What's Up in the 8th - Search & Seizure
Could be the heat. Sure, Cleveland isn't Dallas, and we've yet to hit three digits on the thermometer, as Dallas has for over a month. And the old Courthouse where the 8th District toils, despite having been built during the Taft administration (the Federal, not the Ohio, one), does have air conditioning. The last oral argument I had didn't feature amounts of perspiration vaguely reminiscent of Cool Hand Luke (which beat out Ben Hur and Body Heat for the title of Sweatiest Movie of All Time), although I probably wouldn't have fared any worse if I'd eaten eggs rather than argue my case. For whatever reason, though, the 8th handed down only fifteen decisions last week, seven in criminal cases. But three of them take interesting perspectives on signficant areas of constitutional and Ohio law, so I'm going to spend this and the next two days discussing them in detail.
In April of last year, Warrensville Heights Police Sgt. Senft was called to a disturbance, and while at the scene, learned that the people involved were witnesses to a shooting that had occurred in Maple Heights. An officer from that suburb appeared on the scene, and when a vehicle pulled out of a driveway and drove off "at a high rate of speed," the Maple Heights officer asked Senft to pursue and stop it.
Now, the discerning reader will note at this point that the above affords no real basis for stopping the vehicle, no indication that it had been involved in the shooting, or in any other offense. That doesn't mean that there can't be some reason eventually found for stopping it, and Senft becomes this week's winner of the Bullshit Traffic Stop of the Week™ award when he pulls the driver over for "traveling slower than normal." When he sees the driver "leaning over toward the passenger seat," he conducts "a felony stop," arresting and handcuffing the driver, and placing him in the cruiser. A search of the interior of the car turns up a gun, and the driver is charged with various weapons offenses.
The trial court tossed the search, and in State v. Hamilton the 8th District affirms. The State relied on State v. Thomas, a decision last year, which I discussed in detail here, in which the 8th had affirmed a search under similar circumstances: after a traffic stop, the driver had made furtive movements, the officer had handcuffed the defendant and placed him in the cruiser, then conducted a search of the interior, finding drugs. The trial court had held that any danger to the officer was dissipated when he placed the defendant in the cruiser, but the 8th reversed, noting that once the defendant was given his traffic citation, he would be returning to the car, and would have access to any weapons there.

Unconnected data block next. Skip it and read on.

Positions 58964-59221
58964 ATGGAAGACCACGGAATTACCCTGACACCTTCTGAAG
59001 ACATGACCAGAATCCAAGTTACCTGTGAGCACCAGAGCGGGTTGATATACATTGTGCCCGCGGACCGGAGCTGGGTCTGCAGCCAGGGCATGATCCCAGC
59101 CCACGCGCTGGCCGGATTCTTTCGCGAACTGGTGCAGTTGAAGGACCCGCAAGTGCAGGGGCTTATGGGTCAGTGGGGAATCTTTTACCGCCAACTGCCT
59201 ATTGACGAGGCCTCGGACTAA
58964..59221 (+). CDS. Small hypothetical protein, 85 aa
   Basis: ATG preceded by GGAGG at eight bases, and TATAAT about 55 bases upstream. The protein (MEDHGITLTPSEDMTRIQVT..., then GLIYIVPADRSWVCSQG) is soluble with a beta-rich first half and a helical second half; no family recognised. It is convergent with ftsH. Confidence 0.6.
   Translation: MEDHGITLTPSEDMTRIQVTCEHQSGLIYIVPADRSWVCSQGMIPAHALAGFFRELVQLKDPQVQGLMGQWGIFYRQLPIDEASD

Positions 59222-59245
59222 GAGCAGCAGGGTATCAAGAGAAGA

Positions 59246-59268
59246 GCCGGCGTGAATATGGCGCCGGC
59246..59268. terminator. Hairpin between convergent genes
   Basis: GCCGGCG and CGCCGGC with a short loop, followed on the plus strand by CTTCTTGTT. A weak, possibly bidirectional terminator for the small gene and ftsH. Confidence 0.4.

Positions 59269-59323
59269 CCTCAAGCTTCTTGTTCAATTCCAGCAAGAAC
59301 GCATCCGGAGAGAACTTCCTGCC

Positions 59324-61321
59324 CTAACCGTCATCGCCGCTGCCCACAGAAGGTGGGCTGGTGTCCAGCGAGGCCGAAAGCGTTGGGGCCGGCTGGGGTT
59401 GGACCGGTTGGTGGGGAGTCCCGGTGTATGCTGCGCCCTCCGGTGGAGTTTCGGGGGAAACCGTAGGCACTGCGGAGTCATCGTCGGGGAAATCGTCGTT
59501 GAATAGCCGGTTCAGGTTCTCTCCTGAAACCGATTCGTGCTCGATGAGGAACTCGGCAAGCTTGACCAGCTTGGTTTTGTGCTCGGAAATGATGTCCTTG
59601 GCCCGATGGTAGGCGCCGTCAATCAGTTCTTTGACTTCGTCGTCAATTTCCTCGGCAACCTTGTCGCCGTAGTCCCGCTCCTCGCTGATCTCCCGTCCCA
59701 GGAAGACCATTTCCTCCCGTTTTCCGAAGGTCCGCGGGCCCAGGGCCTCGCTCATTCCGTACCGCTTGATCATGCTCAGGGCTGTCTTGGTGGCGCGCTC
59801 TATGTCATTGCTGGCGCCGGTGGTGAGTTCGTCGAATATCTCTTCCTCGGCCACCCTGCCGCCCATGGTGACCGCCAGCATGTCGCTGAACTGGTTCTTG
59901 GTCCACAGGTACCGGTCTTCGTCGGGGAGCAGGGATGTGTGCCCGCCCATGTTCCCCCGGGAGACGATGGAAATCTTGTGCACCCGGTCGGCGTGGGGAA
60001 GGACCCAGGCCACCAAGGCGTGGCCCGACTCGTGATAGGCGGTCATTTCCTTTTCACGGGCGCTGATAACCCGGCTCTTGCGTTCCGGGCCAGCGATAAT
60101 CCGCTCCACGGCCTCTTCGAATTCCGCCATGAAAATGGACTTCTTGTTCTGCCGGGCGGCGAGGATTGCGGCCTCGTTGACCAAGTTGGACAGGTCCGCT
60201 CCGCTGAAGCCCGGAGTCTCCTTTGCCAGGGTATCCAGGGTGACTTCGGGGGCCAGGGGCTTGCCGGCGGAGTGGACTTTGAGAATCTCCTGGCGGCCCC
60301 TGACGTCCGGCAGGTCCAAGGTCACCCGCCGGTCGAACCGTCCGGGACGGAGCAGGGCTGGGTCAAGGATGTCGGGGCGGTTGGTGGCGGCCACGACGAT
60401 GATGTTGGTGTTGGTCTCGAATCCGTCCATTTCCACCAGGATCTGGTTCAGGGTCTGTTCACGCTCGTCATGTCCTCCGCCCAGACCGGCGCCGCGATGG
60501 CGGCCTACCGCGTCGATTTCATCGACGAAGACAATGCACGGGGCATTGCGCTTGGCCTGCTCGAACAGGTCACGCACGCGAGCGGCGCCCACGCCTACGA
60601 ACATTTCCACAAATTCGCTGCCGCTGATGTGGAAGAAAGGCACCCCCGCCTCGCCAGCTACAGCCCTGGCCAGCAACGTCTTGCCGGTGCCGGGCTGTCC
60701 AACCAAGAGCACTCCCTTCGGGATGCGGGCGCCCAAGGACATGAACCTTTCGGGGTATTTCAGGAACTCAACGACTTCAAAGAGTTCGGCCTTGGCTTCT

So how does the Hamilton court distinguish Thomas? By noting that Thomas involved an investigative stop, while Hamilton involved an arrest. Hamilton wouldn't be returning to the car, which placed the case squarely within Arizona v. Gant. Gant held that the police can't search the interior of the car incident to the driver's arrest once the driver no longer has access to the interior (the driver in Gant was also handcuffed in the back of the police car at the time of the search), unless the police have a reasonable basis for believing that contraband or evidence of a crime could be found in the car. The police wouldn't find any evidence of Hamilton's traffic violation in the car, so they had no basis to search it incident to his arrest.
The result here is somewhat anomalous. In all respects save one, what happened to Thomas and Hamilton is identical: they were taken from their vehicles, handcuffed, and placed in the back of the cruiser. The one difference is that Hamilton was arrested, while Thomas was not. The fact that Hamilton was arrested, and would not be returning to his car, was what rendered the search of his car illegal. The result is that Hamilton, who was arrested, wound up with a greater privacy interest in the interior of his car than Thomas, who was merely being detained. If the officer had decided to detain Hamilton so the police could further investigate the case, instead of arresting him, the situation would have fit squarely into Thomas. That's not to fault the court; its analysis is exactly correct.
The opinion also does an excellent job of dispensing with the inventory search argument. This was one of the big gaps left by Gant: perhaps the police could't search the car as an incident to the occupant's arrest, but an inventory search is permitted if the car is impounded. (Even where the search is done immediately, and thus isn't technically an "inventory" search, the government can claim the benefit of the "inevitable discovery" doctrine: that the evidence would have been discovered anyway during the ensuing inventory search.) Too many courts infer that arrest will automatically result in impoundment, but the Hamilton court correctly notes there was no evidence that Hamilton's car was illegally parked, and thus the police had no right to impound it. No impoundment, no inventory, end of story.
Still, as I'd mentioned when I'd discussed Thomas,
Thomas best exemplifies the situation with most 4th Amendment cases: where you wind up on the question depends upon where you came in. It's a close call, and a panel which put the balance slightly farther along the spectrum toward privacy would probably have come to a different result.
I could easily see a different panel of the court coming to a different result in Hamilton, too.